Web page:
Sermon by: Robert Austell; June 28, 2015
Text: Acts 17:16-34; John 17;11-12; Revelation 15:1-4; Psalm 115
:: Sermon Audio (link)
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:: Some Music Used
Song of Praise: "God of Wonders" (Byrd, Hidalong)
Song of Praise: "I See the Lord" (Falson)
Offering of Music: "Thank You, Lord" (Baloche)
The Lord's Prayer: "Our Father in Heaven" (Wyse)
Hymn of Sending: "Sing Praise to God Who Reigns Above" (MIT FREUDEN ZART)
Postlude: Kelsey Gilsdorf
:: Affirmation of Faith ::
from the Westminster Longer Catechism
Q.190 – What do we pray for in the first petition, ‘Hallowed be thy name?’1
ALL: Acknowledging the utter inability and indisposition that is in ourselves and all men to honor God aright2, we pray, that God would by his grace enable and incline us and others to know, to acknowledge, and highly to esteem him3, his titles4, attributes5, ordinances, word6, works, and whatsoever he is pleased to make himself known by7; and to glorify him in thought, word8, and deed9: that he would prevent and remove atheism10, ignorance11, idolatry12, profaneness13, and whatsoever is dishonorable to him14; and, by his over-ruling providence, direct and dispose of all things to his own glory.15
1Matt. 6:9; 22 Cor. 3:5, Ps. 51:15; 3Ps. 67:2–3; 4Ps. 83:18; 5Ps. 86:10–13,15; 62 Thess. 3:1, Ps. 147:19–20, Ps. 138:1–3, 2 Cor. 2:14–15; 7Ps. 145, Ps. 8; 8Ps. 103:1, Ps. 19:14; 9Phil. 1:9,11; 10Ps. 67:1–4; 11Eph. 1:17–18; 12Ps. 97:7; 13Ps. 74:18,22–23; 142 Kings 19:15–16; 152 Chron. 20:6,10–12, Ps. 83, Ps. 140:4,8
:: Video - "Lord's Prayer Series"
:: Sermon Manuscript (pdf):
This "manuscript" represents an early draft of the sermon. Some weeks the spoken version varies more than others from the early manuscript. Nevertheless, if you'd prefer to read than to listen, this is provided for that purpose.
Today we continue our summer study on the Lord’s Prayer and turn to two phrases: who art in Heaven and hallowed be thy name. We will look at each in turn, but see that they are related and move us from describing God’s infinite power and “God-ness” to engaging in worship of the infinite, holy, and yet relational God described in the opening section of the prayer.
God Made Us (not the other way around) (Acts 17)
Rather than look at the Lord’s Prayer text in Matthew each week, we are looking at scriptures that “unpack” each of the phrases that Jesus taught in that prayer. Today we are looking at Acts 17:22-34. There the Apostle Paul is in Athens, in the cultural and religious heart of the Greco-Roman world. The early verses set up the scene: Paul saw that Athens was a “city full of idols” and was engaging with monotheistic folks (Jews and God-fearing Gentiles) in the synagogue and the market. We read in v. 18 that he was sharing the message of Jesus and the resurrection with them. But he was also being overheard by some of the Greek philosophers, who took him to the Areopagus (aka “Mars’ Hill”; literally “rock of Ares,” the war god), which was a Greek forum for debating new philosophical and religious ideas.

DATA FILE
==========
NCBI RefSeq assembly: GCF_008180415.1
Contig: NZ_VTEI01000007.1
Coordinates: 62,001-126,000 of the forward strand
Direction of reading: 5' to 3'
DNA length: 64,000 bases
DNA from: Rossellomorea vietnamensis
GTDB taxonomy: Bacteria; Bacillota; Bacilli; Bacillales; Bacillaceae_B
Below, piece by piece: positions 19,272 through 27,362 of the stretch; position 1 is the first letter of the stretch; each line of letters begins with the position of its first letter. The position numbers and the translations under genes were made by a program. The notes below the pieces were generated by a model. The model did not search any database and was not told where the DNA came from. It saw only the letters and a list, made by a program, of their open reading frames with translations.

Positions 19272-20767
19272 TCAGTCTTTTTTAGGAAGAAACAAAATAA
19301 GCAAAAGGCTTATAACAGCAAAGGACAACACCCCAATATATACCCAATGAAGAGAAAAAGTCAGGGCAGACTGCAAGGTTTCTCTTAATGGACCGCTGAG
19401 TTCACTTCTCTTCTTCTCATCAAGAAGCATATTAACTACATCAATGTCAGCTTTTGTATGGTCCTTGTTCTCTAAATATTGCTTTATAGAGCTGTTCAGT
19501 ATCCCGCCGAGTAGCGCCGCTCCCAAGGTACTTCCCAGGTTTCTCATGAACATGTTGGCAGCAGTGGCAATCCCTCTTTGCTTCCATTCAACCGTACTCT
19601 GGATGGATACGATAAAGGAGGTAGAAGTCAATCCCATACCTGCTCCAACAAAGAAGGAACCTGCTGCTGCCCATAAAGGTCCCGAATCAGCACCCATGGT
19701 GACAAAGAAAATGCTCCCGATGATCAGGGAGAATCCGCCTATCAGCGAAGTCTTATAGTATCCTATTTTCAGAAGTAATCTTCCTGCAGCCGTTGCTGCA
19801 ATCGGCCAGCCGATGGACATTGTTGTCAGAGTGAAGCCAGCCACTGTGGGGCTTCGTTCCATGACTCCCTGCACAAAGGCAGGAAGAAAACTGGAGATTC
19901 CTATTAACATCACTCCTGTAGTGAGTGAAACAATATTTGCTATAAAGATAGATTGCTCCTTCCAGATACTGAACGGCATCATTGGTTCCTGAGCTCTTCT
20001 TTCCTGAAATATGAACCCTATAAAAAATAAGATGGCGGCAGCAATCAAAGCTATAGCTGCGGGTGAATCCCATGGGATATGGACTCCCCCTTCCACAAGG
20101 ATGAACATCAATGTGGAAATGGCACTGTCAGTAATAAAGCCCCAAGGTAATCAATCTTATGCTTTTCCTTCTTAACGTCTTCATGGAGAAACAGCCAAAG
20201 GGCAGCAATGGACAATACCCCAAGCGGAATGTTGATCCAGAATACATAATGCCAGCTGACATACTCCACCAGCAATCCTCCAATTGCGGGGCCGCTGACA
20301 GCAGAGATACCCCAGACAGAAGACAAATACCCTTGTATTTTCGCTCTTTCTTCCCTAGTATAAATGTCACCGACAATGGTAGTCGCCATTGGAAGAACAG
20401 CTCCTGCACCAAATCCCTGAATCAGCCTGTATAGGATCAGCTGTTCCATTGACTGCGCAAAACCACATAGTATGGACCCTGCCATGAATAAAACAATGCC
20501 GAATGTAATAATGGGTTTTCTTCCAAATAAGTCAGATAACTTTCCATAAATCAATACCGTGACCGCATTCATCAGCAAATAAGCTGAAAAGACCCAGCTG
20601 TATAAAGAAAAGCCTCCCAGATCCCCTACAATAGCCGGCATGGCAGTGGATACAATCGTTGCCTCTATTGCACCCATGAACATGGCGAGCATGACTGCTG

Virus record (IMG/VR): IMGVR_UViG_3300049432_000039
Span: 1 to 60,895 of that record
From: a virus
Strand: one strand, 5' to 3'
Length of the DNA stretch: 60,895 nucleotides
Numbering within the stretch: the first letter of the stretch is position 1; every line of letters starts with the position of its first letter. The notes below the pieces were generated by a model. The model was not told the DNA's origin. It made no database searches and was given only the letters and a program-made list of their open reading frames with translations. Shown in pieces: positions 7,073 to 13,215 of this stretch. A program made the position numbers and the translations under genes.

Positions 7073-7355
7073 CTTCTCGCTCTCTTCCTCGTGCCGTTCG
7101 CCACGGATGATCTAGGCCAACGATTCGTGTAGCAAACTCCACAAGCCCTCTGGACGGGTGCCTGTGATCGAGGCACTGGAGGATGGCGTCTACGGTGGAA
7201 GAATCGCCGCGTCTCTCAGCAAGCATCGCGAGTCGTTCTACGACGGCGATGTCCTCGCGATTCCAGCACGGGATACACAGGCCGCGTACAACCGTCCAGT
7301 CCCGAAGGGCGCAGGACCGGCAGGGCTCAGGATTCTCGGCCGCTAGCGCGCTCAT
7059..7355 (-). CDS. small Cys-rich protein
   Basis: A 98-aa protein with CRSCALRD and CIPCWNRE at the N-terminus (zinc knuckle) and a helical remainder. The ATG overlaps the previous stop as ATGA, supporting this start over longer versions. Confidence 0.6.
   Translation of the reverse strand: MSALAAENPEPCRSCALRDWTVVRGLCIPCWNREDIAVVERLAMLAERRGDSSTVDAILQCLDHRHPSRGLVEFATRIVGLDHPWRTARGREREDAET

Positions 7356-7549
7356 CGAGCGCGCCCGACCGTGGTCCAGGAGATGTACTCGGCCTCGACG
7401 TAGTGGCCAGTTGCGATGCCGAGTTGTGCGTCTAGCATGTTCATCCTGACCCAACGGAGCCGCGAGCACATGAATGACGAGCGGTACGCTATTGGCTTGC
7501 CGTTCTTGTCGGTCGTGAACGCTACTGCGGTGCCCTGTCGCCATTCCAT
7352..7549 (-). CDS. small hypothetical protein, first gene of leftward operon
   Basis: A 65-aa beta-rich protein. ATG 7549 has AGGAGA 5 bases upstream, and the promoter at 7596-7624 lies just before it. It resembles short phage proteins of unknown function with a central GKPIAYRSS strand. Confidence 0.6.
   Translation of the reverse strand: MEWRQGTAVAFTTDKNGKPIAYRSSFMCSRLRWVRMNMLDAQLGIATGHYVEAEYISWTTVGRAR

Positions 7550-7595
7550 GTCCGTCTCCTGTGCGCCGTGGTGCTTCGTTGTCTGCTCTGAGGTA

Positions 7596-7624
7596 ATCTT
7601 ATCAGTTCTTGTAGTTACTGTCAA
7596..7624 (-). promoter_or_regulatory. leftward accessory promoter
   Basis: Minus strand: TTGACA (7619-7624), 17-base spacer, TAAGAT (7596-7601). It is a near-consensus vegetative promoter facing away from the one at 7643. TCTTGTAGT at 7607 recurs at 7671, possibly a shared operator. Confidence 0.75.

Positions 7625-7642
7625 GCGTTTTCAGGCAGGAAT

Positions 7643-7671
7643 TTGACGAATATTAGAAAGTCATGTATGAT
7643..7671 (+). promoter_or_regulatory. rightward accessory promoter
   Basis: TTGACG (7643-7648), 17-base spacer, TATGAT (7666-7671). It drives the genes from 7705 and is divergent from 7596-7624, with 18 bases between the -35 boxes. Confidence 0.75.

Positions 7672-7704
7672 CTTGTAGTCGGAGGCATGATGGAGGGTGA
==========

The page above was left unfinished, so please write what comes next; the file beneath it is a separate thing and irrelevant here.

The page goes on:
So, Paul finds himself in the middle of the Areopagus with an opportunity to share Jesus with a group of cultural elites who were decidedly NOT Jews or God-fearers. What follows is some of the best cross-cultural evangelism recorded in scripture. Our focus this morning is not on his technique, but I do want to take a moment to note it for you before turning to the content of his message, which highlights our Lord’s Prayer focus this morning.
Paul didn’t just blast into his audience for holding a different view, though we know he was burdened by all the idolatry and pagan worship in Athens. Rather, he starts with something in THEIR experience… one of the many altars around the city. There was one inscribed, “to an unknown God.” Paul used this opening – the willingness of the Athenians to consider and even worship something they did not yet know or understand – to tell them about a different God.
Paul goes on to speak of “the God who made the world and all things in it.” (v. 24a) And since this God is “Lord of heaven and earth, [He] does not dwell in temples made with hands.” (v. 24b) Paul also quotes some of the popular philosophers of the day when he says “in Him we live and move and exist” and “we also are His children.” He uses ideas that his audience understands and embraces, but he connects it to God’s story and goes from there to testify to a Creator God who has drawn near in a miraculous way. Paul makes clear that God makes and comes to us, not the other way around. Some dismiss and make fun of him; but some are intrigued and say, “We shall hear you again concerning this.” (v. 32) And some even believed and joined up with him. (v. 34)
This difference between gods made by human hands and a God who made us is just what is in view in the phrase, “Who art in Heaven.” Jesus was teaching us to pray to God who exists apart from us, larger than us. Otherwise, we’d just be praying to ourselves or something we had made. The main idea of God being “in Heaven” is that He is the creator and God and bigger and beyond the stuff of this earth and our human lives. (Yet hold that together with the personal, relational gift of calling God ‘Father’ that we learned about last week!)
There are also some really significant implications and applications of God’s bigness and ‘otherness’ for our lives.
Implications of God-in-Heaven (John 17; Revelation 15)